7. The dispute with reference to property No. 2, the smaller share in this village of Rupau, can be more shortly disposed of. When Gopal Narain, in 1917, sold this property to the plaintiffs' mother, she was acting, as the Courts in India have found, on behalf of the joint family. This property was put up for sale in execution of the partition decree in suit No. 23 of 1913 already mentioned, and on July 26, 1920, it was sold to appellant No. 3 on behalf of Bipat Ram, appellant No. 2, as being the property of Gopal Narain. That is to say what passed to Bipat Ram by the sale was the right title and interest of Gopal Narain. At this date, however, Gopal Narain had no interest left in him by reason of his transfer to the plaintiffs' mother in 1917. The Courts in India have rightly rejected the suggestion that Bipat Ram can claim to have taken good title by his purchase by reason that Kashinath is stopped from denying that the title was in Gopal Narain, by his failure to bring this fact to notice on the occasion of the execution-sale.
8. The reasons which induced the Courts in India to find in favour of the plaintiffs and against the title set up by the present appellants have now been explained. The complaint made by Mr. Eddy on behalf of the appellants is really two-fold. He complains first that so many parties and so many causes of action should never have been joined in one suit under the provisions of Order I, Rule 3 and Order II, Rule 3, and that the misjoinder is not merely a technical objection but one which, in the language of Section 99 of the Code, affected the merits of the case. His second complaint is that the purchase by Durga Prasad on May 29, 1920, of property No. 1 should not be relied upon in any way by the Courts as against the appellants, because in the plaint it was part of the plaintiffs' case that the loan taken by Kashinath from Durga Prasad was for immoral purposes; that his clients by their written statement had admitted this allegation and had, at the trial, treated this as common ground between the plaintiffs and themselves, not calling evidence to establish it, and not cross-examining witnesses called to establish the contrary.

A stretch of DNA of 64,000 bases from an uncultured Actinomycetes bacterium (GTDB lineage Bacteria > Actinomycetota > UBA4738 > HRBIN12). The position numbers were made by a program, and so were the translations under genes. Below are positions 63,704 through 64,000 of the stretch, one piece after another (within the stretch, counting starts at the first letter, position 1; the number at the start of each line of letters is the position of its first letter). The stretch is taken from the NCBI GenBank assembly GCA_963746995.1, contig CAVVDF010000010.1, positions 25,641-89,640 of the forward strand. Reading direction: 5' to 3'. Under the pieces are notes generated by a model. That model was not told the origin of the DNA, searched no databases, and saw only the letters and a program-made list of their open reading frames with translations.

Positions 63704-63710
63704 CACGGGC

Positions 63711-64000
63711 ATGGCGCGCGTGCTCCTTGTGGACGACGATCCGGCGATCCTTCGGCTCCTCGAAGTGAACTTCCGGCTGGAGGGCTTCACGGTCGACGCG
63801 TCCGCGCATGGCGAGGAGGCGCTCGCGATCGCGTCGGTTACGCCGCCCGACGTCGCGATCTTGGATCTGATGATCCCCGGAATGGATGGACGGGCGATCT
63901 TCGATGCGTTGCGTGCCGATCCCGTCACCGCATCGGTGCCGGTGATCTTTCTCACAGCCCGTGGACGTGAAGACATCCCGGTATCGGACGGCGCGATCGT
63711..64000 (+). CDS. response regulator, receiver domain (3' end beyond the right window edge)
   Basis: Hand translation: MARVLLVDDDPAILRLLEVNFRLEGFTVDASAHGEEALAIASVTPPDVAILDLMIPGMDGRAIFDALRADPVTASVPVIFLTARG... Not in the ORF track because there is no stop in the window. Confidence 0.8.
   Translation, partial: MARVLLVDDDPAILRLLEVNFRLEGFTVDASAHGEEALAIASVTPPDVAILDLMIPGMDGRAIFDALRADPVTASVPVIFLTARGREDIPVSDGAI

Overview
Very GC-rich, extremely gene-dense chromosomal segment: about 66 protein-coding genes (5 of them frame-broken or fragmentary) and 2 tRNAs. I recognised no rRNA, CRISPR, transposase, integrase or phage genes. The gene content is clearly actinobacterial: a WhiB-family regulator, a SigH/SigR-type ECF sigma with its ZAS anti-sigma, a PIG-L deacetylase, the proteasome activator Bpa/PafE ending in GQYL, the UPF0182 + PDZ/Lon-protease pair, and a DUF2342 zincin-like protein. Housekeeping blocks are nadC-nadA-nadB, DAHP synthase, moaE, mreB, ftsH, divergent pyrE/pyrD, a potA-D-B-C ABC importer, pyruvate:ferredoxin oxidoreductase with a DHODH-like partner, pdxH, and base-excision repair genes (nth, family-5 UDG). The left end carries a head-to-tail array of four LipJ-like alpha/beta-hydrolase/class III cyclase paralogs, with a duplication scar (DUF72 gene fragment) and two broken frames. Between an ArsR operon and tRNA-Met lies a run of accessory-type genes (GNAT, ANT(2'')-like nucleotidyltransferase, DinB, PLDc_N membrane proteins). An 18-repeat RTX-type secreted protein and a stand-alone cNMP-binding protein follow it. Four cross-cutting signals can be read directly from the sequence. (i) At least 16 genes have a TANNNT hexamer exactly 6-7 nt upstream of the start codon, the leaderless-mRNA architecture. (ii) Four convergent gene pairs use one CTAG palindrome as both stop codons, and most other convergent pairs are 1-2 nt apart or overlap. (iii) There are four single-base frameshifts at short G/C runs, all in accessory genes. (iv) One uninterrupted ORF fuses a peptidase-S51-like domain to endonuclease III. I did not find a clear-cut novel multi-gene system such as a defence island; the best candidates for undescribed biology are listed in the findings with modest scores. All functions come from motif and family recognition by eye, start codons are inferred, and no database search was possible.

9. Upon the first contention their Lordships are of opinion that the joinder of so many distinct causes of action against so many sets of defendants might well have led the trial Court to decline to entertain so many matters in one suit, even if they were within a sound construction of the rules. There is good reason to think that the inconvenience and expense avoided by the plaintiffs who sued in forma pauperis has been much exceeded by the inconvenience and expense caused to the defendants. The written statement of the present appellants (as is common in India) contained a plea that the suit was bad for misjoinder or multifariousness, but their Lordships have not been satisfied that at any time before the commencement of the trial any appropriate and serious application was made to the Court upon the face of the pleadings for an order requiring the plaintiffs to amend by discarding portions of their claim. They are satisfied, however, that the heavy task which fell to the learned trial Judge of dealing with so many matters in one trial was ably and fairly discharged and that he arrived at a correct view of the facts. It is desirable to point out that under the rules as they now stand the mere fact of misjoinder is not by itself sufficient to entitle the defendant to have the proceedings set aside or action dismissed. Section 99 of the Code is in plain words, but their Lordships may repeat what was said by Lord Justice Pickford in Thomas v. Moore  1 K.B. 555 : 'Whatever the law may have been at the time when Smurthwaite v. Hannay  A.C. 494 was decided, joinder of parties and joinder of causes of action are discretionary in this sense, that, if they are joined, there is no absolute right to have them struck out, but it is discretionary in the Court to do so if it thinks right.' Their Lordships are of opinion that in the present case no effect can be given to this objection of misjoinder, the merits of the case having been satisfactorily disposed of in spite of the complication of the proceedings.